“Here, you get the very best bit in the middle,” Kate Casey, says as she scoops ruby red salmon eggs into a small dish and slides them across her kitchen table. Casey, a U.S. expat, is the co-owner and founder of Ikurasur, a small company that makes caviar in southern Chile.
“Toast and butter: that’s the best way to eat caviar. That’s the quick way,” she explains. “Otherwise you make a crepe and put on some crème fresh or sour cream, chop some red onion and make a little caviar burrito. That’s delicious but that takes more time.”
We’re seated around Casey’s circular kitchen table sipping hot tea and spooning caviar and butter onto rye crackers. The broad kitchen windows overlook Casey’s farm outside of Puerto Montt in southern Chile. A playful donkey roams around the front yard and lush forests smudge the edges of the property, coating a backdrop of ocean views.
Casey has lived in Chile since 1997 and has been making caviar for a decade. While Casey began making small productions herself, her business has spawned and she now supplies the precious eggs to some of Santiago’s top restaurants and exports them around the world.
A love for salmon and their eggs
While Casey first started making caviar in 2003, her passion for salmon eggs runs much farther back.
“I was always fascinated by salmon eggs. In Alaska I used to go fishing. Whenever I would catch a female fish I’d clean it and pray; I would do this little ceremony and then I would eat the eggs like the bears did,” Casey said. “The first thing they do, is they catch the fish tear it open and eat the eggs and then they leave that fish for later and go get some more eggs.”
Casey’s love for salmon eggs comes from an even more profound fascination with salmon themselves.
“They’re the most amazing creatures. First of all they have to be born in pristine environment, they can’t be born just anywhere. In order to do that they do this journey that no one can figure out how on earth they do this. In the Yukon River they swim 2,000 miles and they do that without eating or sleeping the entire time. Talk about obsession.”
Casey passionately described the life cycle of a salmon. The newly born fish swims downstream towards the ocean. In the mouth of the river where fresh water turns to saltwater, the salmon undergoes a physiological change in order to cope with the new environment, a process that Casey compares to “a human living in the air changing to go underwater.”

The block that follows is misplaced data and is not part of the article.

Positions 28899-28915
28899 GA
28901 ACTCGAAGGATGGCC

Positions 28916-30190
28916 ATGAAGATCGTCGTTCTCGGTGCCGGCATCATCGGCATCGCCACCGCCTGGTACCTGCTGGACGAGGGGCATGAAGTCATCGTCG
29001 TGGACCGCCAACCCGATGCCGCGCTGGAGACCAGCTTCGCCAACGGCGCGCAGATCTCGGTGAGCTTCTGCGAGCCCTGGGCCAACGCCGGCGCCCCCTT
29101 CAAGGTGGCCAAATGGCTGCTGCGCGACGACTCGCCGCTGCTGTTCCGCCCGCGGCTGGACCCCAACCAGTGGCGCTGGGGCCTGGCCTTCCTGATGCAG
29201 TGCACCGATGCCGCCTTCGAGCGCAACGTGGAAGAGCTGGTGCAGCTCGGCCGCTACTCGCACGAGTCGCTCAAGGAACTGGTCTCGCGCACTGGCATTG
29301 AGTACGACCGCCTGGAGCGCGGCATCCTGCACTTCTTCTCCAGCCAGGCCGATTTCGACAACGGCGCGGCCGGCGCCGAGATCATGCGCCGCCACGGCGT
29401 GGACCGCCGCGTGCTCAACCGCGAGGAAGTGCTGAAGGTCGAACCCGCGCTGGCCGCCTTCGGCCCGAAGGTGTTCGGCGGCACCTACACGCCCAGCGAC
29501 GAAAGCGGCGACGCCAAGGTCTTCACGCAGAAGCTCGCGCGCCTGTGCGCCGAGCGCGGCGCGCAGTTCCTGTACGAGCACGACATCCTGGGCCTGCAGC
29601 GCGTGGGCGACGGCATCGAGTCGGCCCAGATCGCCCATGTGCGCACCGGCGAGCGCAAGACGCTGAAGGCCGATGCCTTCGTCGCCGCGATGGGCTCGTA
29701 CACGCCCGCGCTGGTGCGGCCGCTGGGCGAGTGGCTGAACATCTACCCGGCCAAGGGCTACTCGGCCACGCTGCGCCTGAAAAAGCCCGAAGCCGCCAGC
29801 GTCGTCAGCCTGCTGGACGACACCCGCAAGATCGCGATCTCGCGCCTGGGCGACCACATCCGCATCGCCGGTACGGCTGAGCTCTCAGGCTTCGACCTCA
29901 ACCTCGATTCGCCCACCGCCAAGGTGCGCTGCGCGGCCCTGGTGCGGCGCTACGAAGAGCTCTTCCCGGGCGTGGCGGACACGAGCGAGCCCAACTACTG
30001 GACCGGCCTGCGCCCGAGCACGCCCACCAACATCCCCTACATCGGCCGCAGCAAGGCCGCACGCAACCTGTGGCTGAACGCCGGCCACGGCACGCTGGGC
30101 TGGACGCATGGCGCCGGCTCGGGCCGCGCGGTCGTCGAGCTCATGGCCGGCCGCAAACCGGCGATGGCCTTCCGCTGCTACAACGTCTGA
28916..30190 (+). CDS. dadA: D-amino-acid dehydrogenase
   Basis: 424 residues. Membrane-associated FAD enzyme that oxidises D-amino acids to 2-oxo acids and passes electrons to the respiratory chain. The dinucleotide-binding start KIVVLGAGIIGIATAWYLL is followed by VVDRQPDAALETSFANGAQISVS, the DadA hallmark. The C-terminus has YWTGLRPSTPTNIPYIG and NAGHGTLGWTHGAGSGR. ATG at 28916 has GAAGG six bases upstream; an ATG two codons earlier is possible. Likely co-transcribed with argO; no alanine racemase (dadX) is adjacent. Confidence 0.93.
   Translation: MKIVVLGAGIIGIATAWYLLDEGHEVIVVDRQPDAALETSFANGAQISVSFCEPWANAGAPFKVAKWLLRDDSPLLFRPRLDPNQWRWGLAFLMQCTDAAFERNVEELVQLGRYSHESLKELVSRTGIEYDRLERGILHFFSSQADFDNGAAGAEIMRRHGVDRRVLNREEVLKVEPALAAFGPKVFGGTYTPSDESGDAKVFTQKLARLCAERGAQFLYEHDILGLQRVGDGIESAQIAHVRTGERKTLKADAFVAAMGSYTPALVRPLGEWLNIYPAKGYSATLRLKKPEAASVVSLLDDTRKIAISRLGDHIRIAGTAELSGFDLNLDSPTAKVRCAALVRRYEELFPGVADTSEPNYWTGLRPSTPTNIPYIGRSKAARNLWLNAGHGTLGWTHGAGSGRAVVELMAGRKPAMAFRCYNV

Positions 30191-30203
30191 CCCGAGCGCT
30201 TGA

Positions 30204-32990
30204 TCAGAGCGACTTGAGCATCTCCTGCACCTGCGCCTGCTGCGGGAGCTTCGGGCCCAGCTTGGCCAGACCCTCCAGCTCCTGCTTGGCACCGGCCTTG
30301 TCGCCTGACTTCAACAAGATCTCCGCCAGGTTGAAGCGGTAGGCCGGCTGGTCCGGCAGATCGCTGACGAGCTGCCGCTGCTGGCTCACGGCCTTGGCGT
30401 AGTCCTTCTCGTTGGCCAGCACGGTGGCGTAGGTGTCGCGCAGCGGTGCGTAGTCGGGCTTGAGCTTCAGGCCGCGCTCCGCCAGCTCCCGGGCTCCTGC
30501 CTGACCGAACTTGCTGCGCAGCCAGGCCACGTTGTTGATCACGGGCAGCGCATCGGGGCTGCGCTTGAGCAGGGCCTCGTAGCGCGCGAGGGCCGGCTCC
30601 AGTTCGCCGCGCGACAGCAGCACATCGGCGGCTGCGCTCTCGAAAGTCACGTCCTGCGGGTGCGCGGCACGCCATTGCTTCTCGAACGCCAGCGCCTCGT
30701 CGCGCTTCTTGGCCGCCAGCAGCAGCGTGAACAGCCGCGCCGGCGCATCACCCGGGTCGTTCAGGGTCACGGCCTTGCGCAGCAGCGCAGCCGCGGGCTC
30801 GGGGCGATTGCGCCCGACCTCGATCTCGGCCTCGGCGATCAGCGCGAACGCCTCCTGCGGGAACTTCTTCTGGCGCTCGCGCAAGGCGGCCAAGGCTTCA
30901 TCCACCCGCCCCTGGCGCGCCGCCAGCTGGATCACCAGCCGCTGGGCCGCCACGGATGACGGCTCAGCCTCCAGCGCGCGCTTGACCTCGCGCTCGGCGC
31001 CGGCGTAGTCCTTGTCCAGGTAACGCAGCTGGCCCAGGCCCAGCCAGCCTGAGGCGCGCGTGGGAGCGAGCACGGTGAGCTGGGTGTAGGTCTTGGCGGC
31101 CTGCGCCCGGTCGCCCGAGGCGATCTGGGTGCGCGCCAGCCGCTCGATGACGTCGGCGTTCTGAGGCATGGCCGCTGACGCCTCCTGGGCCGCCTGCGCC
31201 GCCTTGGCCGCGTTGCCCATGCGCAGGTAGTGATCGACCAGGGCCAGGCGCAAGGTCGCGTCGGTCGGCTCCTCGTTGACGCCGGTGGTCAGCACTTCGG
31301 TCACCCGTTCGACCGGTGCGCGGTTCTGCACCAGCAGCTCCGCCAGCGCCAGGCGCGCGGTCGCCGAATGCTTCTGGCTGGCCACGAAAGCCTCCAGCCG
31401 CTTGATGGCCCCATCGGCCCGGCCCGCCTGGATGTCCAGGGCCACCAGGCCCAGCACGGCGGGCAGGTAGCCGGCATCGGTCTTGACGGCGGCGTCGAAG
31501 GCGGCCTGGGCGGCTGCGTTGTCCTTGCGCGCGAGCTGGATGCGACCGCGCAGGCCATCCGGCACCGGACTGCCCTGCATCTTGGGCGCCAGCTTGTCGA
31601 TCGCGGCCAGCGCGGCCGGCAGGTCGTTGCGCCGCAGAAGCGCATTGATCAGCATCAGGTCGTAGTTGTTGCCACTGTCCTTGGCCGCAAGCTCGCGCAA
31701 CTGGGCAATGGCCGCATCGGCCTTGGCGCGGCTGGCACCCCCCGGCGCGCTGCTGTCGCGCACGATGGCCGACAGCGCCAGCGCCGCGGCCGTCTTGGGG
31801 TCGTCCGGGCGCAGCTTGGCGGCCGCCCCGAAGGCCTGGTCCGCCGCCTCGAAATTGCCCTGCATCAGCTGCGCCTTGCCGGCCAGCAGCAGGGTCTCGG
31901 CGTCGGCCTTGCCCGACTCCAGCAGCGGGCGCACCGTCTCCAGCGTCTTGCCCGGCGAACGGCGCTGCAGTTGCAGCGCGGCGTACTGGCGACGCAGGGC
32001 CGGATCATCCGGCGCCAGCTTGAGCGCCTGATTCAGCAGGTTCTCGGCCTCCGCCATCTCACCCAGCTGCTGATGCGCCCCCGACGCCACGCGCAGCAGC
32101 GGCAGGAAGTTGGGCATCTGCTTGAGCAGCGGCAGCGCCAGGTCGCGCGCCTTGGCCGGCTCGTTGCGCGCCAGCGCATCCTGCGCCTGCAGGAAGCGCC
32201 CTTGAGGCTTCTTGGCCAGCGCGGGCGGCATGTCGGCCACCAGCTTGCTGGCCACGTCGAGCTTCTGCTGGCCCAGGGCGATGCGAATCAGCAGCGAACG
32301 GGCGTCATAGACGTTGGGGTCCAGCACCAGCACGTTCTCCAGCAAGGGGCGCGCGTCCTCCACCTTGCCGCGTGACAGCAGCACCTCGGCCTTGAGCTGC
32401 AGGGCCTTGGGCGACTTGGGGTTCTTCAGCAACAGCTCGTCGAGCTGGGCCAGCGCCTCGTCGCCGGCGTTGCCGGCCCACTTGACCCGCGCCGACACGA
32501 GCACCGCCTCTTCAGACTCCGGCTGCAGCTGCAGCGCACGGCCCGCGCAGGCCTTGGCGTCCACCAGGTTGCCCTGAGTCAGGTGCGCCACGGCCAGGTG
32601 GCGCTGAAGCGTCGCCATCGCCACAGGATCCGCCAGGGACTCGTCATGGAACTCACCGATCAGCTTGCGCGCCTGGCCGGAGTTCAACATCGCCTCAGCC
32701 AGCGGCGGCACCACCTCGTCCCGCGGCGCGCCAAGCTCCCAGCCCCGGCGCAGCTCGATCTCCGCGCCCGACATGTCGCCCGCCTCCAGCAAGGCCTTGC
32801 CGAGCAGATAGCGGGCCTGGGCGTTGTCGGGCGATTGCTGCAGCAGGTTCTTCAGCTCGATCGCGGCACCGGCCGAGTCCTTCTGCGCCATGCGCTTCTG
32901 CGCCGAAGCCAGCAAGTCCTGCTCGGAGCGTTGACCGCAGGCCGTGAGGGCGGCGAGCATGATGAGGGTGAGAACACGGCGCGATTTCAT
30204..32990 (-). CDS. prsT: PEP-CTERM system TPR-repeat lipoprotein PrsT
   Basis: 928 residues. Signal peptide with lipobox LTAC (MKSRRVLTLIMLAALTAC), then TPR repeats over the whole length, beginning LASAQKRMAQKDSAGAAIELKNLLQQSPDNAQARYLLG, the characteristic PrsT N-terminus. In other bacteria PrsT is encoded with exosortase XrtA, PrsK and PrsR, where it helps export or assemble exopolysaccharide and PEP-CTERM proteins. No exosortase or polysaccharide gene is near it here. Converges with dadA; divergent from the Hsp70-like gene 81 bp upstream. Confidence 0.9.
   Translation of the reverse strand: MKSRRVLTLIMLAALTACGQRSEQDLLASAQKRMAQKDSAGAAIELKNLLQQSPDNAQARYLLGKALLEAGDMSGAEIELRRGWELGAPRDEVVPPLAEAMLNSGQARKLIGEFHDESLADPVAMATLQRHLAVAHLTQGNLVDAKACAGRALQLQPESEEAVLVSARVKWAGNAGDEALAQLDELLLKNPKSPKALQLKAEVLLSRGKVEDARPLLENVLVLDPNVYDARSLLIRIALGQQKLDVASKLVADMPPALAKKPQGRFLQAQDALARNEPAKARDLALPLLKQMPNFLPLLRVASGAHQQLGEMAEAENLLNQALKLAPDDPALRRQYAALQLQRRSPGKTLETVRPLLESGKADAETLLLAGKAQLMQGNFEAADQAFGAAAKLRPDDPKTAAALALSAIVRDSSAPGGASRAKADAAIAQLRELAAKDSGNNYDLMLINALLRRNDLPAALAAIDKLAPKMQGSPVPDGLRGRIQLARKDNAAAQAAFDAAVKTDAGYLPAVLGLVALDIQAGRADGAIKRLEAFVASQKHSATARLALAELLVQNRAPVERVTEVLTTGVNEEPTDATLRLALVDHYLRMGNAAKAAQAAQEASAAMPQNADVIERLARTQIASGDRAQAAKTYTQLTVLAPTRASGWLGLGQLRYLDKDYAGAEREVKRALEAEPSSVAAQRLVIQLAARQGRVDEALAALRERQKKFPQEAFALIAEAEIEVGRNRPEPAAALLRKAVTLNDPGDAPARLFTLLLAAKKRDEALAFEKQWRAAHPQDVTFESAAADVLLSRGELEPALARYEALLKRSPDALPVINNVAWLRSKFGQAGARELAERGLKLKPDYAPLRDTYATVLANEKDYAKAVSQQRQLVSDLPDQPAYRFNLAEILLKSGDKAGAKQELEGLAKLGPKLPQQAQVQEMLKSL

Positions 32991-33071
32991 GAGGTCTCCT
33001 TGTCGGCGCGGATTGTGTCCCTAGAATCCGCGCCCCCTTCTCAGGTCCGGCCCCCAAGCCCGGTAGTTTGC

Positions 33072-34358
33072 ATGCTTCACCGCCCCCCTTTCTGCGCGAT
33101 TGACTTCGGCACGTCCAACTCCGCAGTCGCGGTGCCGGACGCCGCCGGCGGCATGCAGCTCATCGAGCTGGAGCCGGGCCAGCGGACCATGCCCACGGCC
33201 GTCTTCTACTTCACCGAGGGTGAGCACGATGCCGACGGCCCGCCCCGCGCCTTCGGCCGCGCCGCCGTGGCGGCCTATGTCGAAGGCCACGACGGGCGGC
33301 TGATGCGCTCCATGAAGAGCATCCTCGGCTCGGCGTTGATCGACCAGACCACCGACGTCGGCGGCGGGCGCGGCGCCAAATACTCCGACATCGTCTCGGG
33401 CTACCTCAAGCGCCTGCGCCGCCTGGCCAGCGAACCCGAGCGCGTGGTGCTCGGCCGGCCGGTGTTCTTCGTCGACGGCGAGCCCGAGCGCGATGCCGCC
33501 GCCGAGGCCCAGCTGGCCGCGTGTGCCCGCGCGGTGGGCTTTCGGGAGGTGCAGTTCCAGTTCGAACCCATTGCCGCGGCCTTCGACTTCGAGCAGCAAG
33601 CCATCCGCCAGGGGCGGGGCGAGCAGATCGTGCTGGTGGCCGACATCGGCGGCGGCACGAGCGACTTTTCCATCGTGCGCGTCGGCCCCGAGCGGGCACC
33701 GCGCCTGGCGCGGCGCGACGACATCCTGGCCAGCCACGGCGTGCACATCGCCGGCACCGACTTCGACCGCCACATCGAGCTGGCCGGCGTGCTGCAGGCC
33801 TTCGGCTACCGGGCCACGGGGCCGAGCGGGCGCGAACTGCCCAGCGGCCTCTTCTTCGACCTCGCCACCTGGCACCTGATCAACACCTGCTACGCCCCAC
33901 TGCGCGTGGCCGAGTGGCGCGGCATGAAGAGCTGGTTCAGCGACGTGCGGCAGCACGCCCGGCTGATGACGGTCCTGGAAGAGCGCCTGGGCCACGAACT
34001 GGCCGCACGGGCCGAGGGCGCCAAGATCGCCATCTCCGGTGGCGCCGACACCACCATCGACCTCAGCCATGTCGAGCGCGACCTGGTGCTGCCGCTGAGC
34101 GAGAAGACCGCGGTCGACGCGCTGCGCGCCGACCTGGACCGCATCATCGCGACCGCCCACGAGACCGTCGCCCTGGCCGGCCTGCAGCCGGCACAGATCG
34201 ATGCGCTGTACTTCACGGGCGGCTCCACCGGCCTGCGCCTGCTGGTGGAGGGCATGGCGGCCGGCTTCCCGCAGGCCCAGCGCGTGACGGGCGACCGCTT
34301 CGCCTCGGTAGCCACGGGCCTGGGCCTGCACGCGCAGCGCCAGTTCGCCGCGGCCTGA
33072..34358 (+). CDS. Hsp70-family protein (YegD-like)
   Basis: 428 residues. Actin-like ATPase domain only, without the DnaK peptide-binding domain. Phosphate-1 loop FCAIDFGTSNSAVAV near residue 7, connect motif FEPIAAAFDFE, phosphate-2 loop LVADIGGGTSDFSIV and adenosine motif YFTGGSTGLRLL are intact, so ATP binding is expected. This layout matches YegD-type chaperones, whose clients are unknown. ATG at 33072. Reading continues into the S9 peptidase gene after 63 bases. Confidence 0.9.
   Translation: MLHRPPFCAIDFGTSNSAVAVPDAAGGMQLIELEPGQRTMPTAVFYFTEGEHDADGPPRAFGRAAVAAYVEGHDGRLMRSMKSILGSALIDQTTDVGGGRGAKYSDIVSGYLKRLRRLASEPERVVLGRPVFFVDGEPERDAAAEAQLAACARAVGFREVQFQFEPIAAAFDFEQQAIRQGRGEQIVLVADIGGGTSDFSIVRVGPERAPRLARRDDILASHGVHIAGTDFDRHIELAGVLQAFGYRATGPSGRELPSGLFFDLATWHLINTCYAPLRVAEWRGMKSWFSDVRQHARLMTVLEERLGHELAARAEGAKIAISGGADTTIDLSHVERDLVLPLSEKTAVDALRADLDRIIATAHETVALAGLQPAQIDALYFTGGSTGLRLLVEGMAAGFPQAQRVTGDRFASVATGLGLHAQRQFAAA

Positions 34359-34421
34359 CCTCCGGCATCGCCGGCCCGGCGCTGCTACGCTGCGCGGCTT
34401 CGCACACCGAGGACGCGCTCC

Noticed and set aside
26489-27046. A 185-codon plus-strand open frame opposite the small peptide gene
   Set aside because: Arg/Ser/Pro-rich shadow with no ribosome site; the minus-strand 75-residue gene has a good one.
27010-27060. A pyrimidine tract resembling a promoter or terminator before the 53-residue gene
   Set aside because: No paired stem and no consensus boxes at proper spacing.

From here the salmon spends years out in the ocean until some instinctual pull draws it back to its place of birth.
“And now they say, ‘Ok, something’s calling me. I have to go back to where I was born,’” Casey explained. “‘I’m in this ocean and I have to pick which river of all these rivers.’ And they figure it out. How does that work? It’s a mystery.”
As the salmon re-enter fresh water, they undergo a second physiological change. The salmon at this point make a fierce push up river, shedding their scales, jumping over waterfalls and doing whatever it takes to reach their destination.
“That’s where they revert from Doctor Jekyll to Mister Hyde because they just turn into these obsessive monsters,” Casey said.
They arrive after a perilous journey exhausted and frail, fractions of the “super athletes” that they once had once been in the open sea. Quite apt for personifying salmon, Casey described the final thrust of a salmon’s life vividly.
“They start to date on the way up. ‘Hey, what’s your name. How old are you’, I just imagine, they start to get to know each other. The males are like ‘ah she’s mine’, till they finally make it up the waterfall and they pair up,” Casey described. “And it’s just like Romeo and Juliet, they pair up they have their one and only sexual experience that just must be absolutely explosive, and that’s it, then they die.”
Ikurasur is born
By several twists of fate Casey, found herself working on a salmon farm in southern Chile. Previously she had been trained as a biologist and had worked in the salmon industry in Alaska. After an initial learning period at the salmon farm, Casey felt unchallenged and discontented with her job.
She began to perk up when observing an Alaskan company that came into southern Chile and began processing caviar, something no one in the region had done before. According to Casey, mismanagement lead the U.S. company to retreat after one season, leaving a gaping hole in the market that seemed to call out to her.
“So I thought, if they can do it I can do it,” she recalled. “I said, OK, I have to do this: form a company. I didn’t even take a break, I was just a salmon thinking, ‘I have to do this fast.’”
With little knowledge of how to make caviar, Casey began working on batches on her own and learning from trial and error.
“What gave me courage was when I took it to the fanciest restaurant in Puerto Varas with a famous chef, and I asked him to try it. He was like, ‘Kate you need to quit that job with the salmon farm company … You need to make this, this is mortal (to die for).’”
Thanks to Chile’s streamline policies, Casey quickly and easily founded Ikurasur. A few years later when the company met with financial difficulties, she applied for a seed capital grant from Chile’s Economic Development Agency (Corfo), and successfully saved the company.
By Gwynne Hogan